groupings of 8th and 16th notes
within it.
Exam ple 1
we'll start off
by looking at 8th notes and
quarter notes in 4/4: eight and
four notes per bar respectively.
For the remainder of the
example we'll shift to 7/8, which
means there will be seven 8th
notes per measure rather than
eight. Since this adds up to
three and a half quarter notes,
I recommend that you feel the
beat in the way the notes are
grouped. For example, in bar
three the 8ths are grouped
3, 2, 2 so the feel (shown in
the following bar) would be a
dotted quarter followed by two
quarters. Also, for the same
reason, remember to switch
your metronome to 8th notes
rather than quarters.
Exam ple 2
we'll look at
a measure of 4/4 with its 16th
notes grouped 3, 3, 3, 3, 4.
We covered this and several
other 4/4 16th-note patterns in
previous issues. For any pattern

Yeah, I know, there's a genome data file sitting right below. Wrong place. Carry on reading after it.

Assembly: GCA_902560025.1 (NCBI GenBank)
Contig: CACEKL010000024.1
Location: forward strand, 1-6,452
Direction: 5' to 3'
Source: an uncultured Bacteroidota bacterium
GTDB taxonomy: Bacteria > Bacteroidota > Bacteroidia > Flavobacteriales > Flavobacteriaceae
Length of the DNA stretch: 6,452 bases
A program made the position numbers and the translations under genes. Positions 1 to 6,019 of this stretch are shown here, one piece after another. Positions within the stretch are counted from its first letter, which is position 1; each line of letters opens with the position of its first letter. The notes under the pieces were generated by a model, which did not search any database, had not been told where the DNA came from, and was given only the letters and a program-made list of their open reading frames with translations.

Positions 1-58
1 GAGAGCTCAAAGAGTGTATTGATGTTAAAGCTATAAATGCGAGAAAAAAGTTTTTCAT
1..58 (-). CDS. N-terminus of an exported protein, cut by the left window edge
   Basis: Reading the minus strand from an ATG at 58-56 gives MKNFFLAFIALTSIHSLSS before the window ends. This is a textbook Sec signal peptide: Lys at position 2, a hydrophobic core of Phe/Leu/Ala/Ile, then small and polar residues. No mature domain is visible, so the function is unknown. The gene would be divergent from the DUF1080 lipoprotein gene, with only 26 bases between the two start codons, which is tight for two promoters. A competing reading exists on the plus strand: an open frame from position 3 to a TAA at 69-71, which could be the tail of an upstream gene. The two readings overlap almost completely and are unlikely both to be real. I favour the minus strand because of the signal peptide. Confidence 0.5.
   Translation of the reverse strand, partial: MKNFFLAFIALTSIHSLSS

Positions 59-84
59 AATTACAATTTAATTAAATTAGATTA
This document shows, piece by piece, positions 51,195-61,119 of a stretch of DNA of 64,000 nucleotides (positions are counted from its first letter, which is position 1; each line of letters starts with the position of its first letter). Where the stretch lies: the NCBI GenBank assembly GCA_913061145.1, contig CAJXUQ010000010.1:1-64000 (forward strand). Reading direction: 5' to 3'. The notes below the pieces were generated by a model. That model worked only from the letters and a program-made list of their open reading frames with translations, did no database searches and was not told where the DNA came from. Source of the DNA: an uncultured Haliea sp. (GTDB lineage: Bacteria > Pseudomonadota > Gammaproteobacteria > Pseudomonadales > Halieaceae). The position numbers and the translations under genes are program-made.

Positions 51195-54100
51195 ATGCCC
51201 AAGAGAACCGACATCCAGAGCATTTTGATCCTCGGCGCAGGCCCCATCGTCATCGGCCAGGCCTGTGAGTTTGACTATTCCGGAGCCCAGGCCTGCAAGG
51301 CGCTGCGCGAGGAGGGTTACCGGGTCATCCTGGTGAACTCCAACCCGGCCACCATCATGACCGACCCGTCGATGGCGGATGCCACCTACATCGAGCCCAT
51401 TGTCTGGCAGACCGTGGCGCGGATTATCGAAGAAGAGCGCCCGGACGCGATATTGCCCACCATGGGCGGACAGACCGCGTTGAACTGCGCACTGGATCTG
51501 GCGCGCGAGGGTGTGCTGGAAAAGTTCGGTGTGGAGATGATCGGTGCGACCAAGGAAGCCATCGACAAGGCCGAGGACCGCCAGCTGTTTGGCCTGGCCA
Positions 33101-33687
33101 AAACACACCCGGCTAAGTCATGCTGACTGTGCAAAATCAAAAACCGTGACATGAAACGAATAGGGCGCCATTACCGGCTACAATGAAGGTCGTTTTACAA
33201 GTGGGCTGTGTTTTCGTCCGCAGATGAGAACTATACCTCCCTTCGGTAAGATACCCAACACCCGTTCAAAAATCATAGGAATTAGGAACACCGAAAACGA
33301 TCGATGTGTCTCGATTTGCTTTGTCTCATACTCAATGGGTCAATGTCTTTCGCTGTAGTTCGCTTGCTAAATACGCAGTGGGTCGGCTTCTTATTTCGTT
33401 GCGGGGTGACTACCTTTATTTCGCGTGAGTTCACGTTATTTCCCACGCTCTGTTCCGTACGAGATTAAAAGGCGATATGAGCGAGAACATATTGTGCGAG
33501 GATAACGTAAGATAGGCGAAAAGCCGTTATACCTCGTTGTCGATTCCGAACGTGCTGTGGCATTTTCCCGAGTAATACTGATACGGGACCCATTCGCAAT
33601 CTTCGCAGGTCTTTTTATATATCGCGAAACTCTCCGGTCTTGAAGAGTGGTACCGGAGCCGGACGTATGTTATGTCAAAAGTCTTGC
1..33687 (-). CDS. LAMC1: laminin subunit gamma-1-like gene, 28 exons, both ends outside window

like this we can chop off two 16ths to make the pattern fit into a measure of 7/8. This one can be fairly
tricky to play, so bring the tempo down as low as you need to get it right.
Let's start adding some melody in
Exam ple 3
by using a C major 7 arpeggio. First we'll go up and
down the arpeggio in 4/4, then we'll remove the last 8th note of each measure to make the pattern
work in 7/8.
Exam ple 4
works through the other two 7/8 note grouping ideas presented in
Exam ple 1
but this time uses an A minor 7 arpeggio.
Have fun and experiment with your bandmates with odd meters. Try it with a piece of music in 4/4
that you consider somewhat bland, and see how much life you can add to it by simply dropping one 8th
note per measure.
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